While comedy writers are responsible for creating clever scripts, comedic animators have a much more complicated problem to solve: What makes a physical character funny? Comedy for Animators breaks down the answer by exploring the techniques of those who have used their bodies to make others laugh. Drawing from traditions such as commedia dell’arte, pantomime, Vaudeville, the circus, and silent and modern film, animators will learn not only to create funny characters, but also how to execute gags, create a comic climate, and use environment as a character. Whether you’re creating a comic villain or a bumbling sidekick, this is the one and only guide you need to get your audience laughing!
- Explanation of comedic archetypes and devices will both inspire and inform your creative choices
- Exploration of various modes of storytelling allows you to give the right context for your story and characters
- Tips for creating worlds, scenarios, and casts for your characters to flourish in
- Companion website includes example videos and further resources to expand your skillset--check it out at www.comedyforanimators.com!
Jonathan Lyons delivers simple, fun, illustrated lessons that teach readers to apply the principles of history’s greatest physical comedians to their animated characters. This isn’t stand-up comedy—it’s the falling down and jumping around sort!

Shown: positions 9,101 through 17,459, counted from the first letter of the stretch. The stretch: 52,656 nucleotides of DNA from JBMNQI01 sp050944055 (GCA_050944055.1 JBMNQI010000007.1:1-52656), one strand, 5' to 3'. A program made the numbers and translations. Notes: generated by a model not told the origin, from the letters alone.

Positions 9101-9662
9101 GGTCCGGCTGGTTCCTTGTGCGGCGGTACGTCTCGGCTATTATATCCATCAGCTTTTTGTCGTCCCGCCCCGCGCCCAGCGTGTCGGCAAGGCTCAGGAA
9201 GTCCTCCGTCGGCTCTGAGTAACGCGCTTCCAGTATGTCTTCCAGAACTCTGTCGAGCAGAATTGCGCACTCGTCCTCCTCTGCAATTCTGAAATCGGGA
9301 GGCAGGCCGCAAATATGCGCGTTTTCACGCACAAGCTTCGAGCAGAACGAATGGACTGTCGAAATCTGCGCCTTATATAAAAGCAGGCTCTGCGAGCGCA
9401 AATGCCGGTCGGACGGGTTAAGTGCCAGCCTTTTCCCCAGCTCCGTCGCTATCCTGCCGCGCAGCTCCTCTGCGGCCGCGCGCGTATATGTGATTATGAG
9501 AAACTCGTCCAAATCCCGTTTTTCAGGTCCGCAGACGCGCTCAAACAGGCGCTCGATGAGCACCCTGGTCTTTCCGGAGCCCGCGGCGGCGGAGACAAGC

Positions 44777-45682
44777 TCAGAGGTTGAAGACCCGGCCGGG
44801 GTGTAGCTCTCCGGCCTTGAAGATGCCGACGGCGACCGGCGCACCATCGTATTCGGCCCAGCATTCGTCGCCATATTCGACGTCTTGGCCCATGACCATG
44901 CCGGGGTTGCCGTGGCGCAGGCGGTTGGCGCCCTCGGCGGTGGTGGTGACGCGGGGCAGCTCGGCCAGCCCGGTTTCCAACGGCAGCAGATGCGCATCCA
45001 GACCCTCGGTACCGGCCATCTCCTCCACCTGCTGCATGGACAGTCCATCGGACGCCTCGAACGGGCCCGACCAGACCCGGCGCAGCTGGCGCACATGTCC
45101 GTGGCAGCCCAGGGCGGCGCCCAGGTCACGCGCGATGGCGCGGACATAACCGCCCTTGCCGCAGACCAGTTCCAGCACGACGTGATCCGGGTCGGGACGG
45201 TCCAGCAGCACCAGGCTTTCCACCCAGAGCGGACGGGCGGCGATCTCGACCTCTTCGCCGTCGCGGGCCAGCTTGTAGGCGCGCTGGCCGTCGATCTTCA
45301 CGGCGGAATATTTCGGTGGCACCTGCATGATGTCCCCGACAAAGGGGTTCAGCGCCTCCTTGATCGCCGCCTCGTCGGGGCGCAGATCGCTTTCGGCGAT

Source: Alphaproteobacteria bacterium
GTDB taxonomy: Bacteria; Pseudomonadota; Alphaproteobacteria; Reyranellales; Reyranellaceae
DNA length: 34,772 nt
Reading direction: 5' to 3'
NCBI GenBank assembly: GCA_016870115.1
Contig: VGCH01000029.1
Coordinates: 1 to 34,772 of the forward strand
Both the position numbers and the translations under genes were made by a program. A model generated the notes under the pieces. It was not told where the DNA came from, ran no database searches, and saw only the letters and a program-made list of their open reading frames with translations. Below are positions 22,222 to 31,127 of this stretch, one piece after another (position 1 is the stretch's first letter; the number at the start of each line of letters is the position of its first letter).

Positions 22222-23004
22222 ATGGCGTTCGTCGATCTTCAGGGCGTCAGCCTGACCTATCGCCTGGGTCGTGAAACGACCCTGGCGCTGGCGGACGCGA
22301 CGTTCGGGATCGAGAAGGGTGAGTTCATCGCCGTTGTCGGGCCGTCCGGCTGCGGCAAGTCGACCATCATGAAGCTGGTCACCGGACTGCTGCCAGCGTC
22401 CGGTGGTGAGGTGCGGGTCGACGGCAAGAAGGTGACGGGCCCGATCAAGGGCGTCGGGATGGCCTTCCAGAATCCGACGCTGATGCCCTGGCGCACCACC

Table of Contents
2. Human Cartoons Part One
3. Human Cartoons Part Two
4. Human Cartoons Part Three
5. Comedy Duos and Teams
6. Essential Characters
8. Structure, Styles, and Themes
9. Gags and Comic Events
11. Comic Acting
12. The Impossible
Jonathan Lyons earned his BFA and created an award winning student film at New York University, where he studied with noted animator and author John Canemaker. After moving to California he earned his living in traditional animation, before transitioning to computer graphics and becoming animation supervisor for a dozen Pillsbury Doughboy commercials. While working at Industrial Light & Magic he earned two Clio Awards for commercials and went on to work on the first four Pirates of the Caribbean films. From the workshop for Pee-Wee’s Playhouse to teaching animation at the university level to animating on Seth MacFarlane’s feature film Ted, Jonathan has been employed in animation for over 25 years. During those years he also studied the work of great physical comedians simply for the love of the art. He applied the principles to his Floyd the Android character in two short films that have been screened in 50 film festivals around the world, and won a handful of awards.He is happy to share with you what he has learned from watching the classic comedians, and reading about the thousand year history of character comedy.